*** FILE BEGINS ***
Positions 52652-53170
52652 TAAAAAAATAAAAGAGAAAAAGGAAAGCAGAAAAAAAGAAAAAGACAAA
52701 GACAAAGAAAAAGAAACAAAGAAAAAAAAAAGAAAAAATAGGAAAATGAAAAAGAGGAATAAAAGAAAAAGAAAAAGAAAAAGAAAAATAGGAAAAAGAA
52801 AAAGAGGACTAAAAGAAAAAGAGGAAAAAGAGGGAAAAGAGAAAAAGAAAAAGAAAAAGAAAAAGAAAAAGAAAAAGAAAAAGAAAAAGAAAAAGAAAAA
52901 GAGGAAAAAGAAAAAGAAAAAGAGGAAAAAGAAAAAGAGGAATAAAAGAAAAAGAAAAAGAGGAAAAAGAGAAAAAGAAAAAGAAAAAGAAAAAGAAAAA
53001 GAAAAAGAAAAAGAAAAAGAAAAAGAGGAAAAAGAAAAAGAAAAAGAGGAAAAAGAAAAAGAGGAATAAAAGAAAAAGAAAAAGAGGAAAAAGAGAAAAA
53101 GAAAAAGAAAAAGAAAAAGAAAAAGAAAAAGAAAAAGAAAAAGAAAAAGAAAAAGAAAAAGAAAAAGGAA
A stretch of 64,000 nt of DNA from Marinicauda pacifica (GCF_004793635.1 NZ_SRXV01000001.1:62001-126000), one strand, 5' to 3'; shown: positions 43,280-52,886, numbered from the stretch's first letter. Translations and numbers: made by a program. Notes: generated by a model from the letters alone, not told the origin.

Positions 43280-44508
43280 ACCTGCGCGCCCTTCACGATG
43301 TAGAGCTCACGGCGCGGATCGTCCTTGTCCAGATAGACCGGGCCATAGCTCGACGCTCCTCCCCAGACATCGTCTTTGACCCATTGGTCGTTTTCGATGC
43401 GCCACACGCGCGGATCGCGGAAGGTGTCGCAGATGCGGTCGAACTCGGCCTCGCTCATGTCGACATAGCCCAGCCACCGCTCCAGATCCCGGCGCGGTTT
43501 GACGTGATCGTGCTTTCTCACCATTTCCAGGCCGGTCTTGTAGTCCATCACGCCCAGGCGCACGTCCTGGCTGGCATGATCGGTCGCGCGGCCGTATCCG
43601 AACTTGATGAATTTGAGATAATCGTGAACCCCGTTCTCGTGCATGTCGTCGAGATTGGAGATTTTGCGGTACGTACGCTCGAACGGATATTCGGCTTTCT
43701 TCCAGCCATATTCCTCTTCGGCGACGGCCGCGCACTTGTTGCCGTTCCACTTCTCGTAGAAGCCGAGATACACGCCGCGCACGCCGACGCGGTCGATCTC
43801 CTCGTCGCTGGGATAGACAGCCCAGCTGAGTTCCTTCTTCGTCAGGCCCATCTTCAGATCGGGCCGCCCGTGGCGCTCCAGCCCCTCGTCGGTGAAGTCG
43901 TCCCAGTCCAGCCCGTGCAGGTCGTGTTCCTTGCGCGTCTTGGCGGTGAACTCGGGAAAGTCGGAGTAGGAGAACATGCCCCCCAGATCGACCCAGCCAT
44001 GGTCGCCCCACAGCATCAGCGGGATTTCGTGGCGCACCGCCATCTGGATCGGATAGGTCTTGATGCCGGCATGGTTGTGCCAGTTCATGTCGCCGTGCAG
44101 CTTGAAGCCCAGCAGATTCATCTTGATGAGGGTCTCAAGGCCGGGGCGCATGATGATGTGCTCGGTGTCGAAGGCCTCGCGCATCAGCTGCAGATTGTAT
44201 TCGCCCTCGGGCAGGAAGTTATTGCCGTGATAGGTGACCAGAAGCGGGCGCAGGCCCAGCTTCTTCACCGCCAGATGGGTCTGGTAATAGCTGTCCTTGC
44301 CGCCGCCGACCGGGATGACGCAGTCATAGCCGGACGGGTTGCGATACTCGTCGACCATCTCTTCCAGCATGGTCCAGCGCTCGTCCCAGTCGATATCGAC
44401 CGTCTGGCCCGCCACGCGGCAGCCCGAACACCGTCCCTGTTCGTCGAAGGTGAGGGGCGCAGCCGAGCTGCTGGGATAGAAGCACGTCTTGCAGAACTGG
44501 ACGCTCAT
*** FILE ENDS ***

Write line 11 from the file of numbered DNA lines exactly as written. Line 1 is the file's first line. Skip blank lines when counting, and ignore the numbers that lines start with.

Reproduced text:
43301 TAGAGCTCACGGCGCGGATCGTCCTTGTCCAGATAGACCGGGCCATAGCTCGACGCTCCTCCCCAGACATCGTCTTTGACCCATTGGTCGTTTTCGATGC